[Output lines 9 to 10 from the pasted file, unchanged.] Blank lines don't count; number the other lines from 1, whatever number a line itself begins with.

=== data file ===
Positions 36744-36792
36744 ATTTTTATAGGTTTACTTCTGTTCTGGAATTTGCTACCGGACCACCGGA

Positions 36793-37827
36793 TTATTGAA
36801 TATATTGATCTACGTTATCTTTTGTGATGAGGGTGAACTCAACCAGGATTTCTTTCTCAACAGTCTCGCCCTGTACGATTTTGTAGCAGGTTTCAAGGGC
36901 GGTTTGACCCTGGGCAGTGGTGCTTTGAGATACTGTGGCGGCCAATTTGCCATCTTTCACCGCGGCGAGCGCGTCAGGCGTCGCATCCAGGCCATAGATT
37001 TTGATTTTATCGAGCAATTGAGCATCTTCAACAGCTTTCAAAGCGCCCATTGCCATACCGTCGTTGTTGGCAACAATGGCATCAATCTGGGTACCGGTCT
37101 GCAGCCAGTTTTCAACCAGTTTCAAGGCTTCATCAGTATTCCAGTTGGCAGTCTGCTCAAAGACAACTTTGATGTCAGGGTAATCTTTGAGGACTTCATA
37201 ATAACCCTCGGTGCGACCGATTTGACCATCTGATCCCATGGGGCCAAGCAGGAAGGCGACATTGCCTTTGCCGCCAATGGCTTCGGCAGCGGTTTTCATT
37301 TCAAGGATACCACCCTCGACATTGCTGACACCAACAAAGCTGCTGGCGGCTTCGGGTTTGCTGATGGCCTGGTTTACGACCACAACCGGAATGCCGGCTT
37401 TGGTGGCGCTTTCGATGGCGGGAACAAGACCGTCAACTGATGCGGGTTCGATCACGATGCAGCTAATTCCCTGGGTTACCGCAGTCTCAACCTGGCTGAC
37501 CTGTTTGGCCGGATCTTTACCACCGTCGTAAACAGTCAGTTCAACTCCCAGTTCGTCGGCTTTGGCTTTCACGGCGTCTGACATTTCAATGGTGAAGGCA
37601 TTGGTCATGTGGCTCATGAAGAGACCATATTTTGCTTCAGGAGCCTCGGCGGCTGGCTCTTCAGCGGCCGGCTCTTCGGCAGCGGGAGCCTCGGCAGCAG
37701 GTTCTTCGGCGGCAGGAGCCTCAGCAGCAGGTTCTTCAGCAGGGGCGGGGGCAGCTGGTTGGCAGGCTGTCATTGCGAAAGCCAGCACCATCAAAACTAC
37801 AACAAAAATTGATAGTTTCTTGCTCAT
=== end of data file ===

37201 ATAACCCTCGGTGCGACCGATTTGACCATCTGATCCCATGGGGCCAAGCAGGAAGGCGACATTGCCTTTGCCGCCAATGGCTTCGGCAGCGGTTTTCATT
37301 TCAAGGATACCACCCTCGACATTGCTGACACCAACAAAGCTGCTGGCGGCTTCGGGTTTGCTGATGGCCTGGTTTACGACCACAACCGGAATGCCGGCTT